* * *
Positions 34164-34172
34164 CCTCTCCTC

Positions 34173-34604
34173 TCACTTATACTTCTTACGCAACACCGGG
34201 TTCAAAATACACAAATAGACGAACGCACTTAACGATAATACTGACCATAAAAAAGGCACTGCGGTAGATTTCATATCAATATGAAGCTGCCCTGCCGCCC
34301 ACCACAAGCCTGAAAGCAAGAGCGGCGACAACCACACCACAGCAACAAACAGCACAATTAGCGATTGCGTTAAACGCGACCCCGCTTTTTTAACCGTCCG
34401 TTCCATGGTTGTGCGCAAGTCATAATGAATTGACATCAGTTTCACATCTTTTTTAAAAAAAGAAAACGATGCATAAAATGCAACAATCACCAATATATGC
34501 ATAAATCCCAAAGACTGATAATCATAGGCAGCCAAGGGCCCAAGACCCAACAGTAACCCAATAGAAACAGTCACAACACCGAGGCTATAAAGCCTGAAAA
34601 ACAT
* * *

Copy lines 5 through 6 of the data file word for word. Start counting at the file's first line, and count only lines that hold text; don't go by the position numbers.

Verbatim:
34201 TTCAAAATACACAAATAGACGAACGCACTTAACGATAATACTGACCATAAAAAAGGCACTGCGGTAGATTTCATATCAATATGAAGCTGCCCTGCCGCCC
34301 ACCACAAGCCTGAAAGCAAGAGCGGCGACAACCACACCACAGCAACAAACAGCACAATTAGCGATTGCGTTAAACGCGACCCCGCTTTTTTAACCGTCCG